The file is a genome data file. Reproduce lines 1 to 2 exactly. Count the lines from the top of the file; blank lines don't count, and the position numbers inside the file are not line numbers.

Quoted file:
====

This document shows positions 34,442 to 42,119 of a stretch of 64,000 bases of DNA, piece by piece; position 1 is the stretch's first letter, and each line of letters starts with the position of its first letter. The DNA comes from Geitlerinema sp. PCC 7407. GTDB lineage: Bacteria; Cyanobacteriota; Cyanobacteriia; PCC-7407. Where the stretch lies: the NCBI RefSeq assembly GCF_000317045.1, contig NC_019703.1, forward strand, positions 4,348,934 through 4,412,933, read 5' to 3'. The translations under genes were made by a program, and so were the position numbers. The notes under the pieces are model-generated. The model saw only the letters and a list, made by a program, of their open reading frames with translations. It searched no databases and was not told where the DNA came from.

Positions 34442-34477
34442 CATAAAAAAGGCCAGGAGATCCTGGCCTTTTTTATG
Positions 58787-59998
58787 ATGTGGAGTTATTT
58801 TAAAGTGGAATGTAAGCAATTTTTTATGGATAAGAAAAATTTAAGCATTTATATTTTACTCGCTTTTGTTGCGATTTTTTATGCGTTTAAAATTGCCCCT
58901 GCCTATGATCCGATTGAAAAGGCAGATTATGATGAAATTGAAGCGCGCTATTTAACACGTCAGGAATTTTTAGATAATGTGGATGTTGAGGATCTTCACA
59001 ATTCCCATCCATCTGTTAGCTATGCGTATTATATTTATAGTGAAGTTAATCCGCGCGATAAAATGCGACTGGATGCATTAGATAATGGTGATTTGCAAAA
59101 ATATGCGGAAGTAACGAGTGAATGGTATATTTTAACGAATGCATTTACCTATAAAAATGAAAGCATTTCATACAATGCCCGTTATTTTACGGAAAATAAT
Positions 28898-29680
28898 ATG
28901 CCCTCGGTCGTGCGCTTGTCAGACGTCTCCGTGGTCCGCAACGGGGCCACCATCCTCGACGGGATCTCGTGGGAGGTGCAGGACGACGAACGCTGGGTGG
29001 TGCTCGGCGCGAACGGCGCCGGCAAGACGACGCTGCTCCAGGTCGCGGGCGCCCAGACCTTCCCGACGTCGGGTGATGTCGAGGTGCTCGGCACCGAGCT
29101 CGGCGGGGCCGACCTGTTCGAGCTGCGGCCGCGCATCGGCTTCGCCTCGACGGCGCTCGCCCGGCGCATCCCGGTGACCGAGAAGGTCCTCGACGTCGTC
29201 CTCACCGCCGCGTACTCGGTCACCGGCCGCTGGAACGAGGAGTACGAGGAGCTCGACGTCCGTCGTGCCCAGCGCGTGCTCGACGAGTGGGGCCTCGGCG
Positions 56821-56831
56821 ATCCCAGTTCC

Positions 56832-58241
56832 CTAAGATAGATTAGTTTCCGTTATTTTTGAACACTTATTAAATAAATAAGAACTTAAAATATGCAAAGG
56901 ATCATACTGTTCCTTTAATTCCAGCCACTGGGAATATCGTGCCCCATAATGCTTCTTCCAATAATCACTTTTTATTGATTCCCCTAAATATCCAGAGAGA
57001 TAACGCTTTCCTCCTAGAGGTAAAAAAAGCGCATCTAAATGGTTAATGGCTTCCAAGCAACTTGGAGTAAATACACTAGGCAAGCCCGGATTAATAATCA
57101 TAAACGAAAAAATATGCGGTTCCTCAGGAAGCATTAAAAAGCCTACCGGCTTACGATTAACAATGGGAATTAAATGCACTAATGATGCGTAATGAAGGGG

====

This document shows positions 34,442 to 42,119 of a stretch of 64,000 bases of DNA, piece by piece; position 1 is the stretch's first letter, and each line of letters starts with the position of its first letter. The DNA comes from Geitlerinema sp. PCC 7407. GTDB lineage: Bacteria; Cyanobacteriota; Cyanobacteriia; PCC-7407. Where the stretch lies: the NCBI RefSeq assembly GCF_000317045.1, contig NC_019703.1, forward strand, positions 4,348,934 through 4,412,933, read 5' to 3'. The translations under genes were made by a program, and so were the position numbers. The notes under the pieces are model-generated. The model saw only the letters and a list, made by a program, of their open reading frames with translations. It searched no databases and was not told where the DNA came from.

Positions 34442-34477